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Many old Houston city maps have Breen Road listed as Mulberry Street. Was the named changed, possibly around 1965 or 66? Why was the name of the road changed?

I have no idea when or why it was changed, but at one time the street we now call West Dallas was named San Felipe. It ran from the west side all the way into downtown.

I know it was San Felipe as recently as World Wars One and even WWII, because newspaper accounts of the Camp Logan race riot in 1918 said the rioting soldiers advanced toward downtown Houston on San Felipe Road.

Also, the City of Houston built that big public housing project just west of downtown early in WWII, and named it San Felipe Courts, for the street that ran along the south side of the project.

Does anyone have an old map that shows the original route San Felipe took going west out of downtown?

Edited by FilioScotia
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A portion of Nashua still exists further south, around 12th. The street that was obliterated by N. Durham at that point was called Rodrigo, I think. My aunt had a house there in the 50s; the house still stands but it's on N. Durham, now. Rodrigo only ran north from 12th for a few blocks, perhaps.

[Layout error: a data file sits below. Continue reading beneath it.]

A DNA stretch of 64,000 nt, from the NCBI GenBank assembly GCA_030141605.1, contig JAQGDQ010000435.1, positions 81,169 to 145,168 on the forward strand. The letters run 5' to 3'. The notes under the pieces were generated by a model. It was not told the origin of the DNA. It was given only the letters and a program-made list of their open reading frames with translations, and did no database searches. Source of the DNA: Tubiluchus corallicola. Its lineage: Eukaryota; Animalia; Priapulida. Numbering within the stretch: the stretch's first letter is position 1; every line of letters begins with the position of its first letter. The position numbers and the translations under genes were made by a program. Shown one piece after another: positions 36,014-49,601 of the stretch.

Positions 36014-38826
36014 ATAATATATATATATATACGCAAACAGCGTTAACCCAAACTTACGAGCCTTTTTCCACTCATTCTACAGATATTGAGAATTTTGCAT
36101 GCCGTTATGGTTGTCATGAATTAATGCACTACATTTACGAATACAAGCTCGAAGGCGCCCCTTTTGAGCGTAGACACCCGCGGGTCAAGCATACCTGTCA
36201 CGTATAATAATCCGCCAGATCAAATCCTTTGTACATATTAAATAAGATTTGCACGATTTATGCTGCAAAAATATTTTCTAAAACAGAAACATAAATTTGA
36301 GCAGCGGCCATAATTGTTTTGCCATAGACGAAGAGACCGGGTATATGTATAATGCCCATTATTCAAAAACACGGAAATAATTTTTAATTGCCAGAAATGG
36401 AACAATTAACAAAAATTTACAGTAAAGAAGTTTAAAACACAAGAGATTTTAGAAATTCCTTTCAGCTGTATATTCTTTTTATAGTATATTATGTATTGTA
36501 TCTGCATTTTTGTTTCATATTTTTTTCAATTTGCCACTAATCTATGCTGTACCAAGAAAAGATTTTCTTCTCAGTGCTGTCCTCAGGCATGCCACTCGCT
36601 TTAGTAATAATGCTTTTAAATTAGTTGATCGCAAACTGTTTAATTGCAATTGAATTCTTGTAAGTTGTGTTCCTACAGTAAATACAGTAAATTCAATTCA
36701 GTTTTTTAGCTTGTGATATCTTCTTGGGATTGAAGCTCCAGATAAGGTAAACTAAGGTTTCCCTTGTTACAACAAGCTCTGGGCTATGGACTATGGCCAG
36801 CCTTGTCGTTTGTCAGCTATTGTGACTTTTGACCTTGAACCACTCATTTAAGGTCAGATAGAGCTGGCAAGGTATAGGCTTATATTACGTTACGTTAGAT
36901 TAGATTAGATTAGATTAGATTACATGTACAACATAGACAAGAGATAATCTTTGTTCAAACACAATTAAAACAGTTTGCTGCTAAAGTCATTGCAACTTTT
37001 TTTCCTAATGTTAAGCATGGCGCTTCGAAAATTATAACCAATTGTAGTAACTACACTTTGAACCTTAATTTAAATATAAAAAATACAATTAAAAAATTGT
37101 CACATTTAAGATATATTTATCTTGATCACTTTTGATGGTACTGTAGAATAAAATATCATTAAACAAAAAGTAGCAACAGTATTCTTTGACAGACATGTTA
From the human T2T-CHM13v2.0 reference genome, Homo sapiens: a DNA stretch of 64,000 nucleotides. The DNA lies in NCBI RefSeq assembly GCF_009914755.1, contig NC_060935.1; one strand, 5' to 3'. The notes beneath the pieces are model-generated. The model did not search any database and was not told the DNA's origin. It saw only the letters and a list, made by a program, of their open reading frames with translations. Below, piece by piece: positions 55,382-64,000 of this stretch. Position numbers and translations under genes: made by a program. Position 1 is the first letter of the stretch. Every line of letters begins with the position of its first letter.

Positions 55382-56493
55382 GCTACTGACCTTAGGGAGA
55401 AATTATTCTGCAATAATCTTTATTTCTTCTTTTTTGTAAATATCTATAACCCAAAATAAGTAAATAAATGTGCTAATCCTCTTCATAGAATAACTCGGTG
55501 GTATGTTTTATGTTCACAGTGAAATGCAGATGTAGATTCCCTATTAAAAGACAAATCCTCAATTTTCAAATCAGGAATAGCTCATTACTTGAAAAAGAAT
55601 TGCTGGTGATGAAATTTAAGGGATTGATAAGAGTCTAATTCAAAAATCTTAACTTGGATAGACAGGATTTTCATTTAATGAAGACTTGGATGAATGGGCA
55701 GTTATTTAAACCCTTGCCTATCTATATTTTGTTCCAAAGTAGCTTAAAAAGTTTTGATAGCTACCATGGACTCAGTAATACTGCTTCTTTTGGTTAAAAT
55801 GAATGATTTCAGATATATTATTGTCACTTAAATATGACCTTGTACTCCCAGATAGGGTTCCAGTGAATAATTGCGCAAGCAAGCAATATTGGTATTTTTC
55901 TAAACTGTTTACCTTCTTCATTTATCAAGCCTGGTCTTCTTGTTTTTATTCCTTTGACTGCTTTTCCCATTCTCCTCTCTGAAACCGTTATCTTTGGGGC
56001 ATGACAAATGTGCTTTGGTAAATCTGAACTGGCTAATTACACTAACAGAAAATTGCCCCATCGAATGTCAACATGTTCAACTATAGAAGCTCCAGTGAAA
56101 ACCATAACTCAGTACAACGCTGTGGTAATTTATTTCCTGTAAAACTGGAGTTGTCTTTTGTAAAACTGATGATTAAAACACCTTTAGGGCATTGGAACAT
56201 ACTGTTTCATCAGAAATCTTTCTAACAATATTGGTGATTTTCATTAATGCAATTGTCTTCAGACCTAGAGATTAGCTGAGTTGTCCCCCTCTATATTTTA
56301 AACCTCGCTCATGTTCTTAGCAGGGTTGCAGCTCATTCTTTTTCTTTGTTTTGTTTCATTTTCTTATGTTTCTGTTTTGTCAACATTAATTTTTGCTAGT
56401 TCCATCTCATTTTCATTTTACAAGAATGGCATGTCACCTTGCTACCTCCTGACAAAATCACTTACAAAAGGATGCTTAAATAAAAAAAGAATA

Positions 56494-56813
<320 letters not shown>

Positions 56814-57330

Shepherd used to be called Lowell. B. A. Shepherd was the first banker in Texas. He opened a private banking operation in 1847.

West of Shepherd Dr was Boyle, Victor and Nashua. Nashua is still as is, but Boyle became Laird, and Victor became Roderick, later a part of Durham. An old map shows Nashua going north to beyond 29th. It now stops at 16th.

Durham north of 16th was not a road, so I suspect that portion was created by creating a new throughway. Nashua may have been torn up and returned to residential. This part I got from the aforementioned 1913 map of Houston, so it could be that the streets shown were planned at the time but not yet built.

Anther Heights change was Railroad St, which is now Nicholson. My grandmother lived at Waverley and 14th, and I used to love to watch the trains when they still operated along that line.

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Does anyone have an old map that shows the original route San Felipe took going west out of downtown?

San Felipe was where W. Dallas is now, one block north of Saulnier.

1925:

sanfelipe1925_index.jpg

current: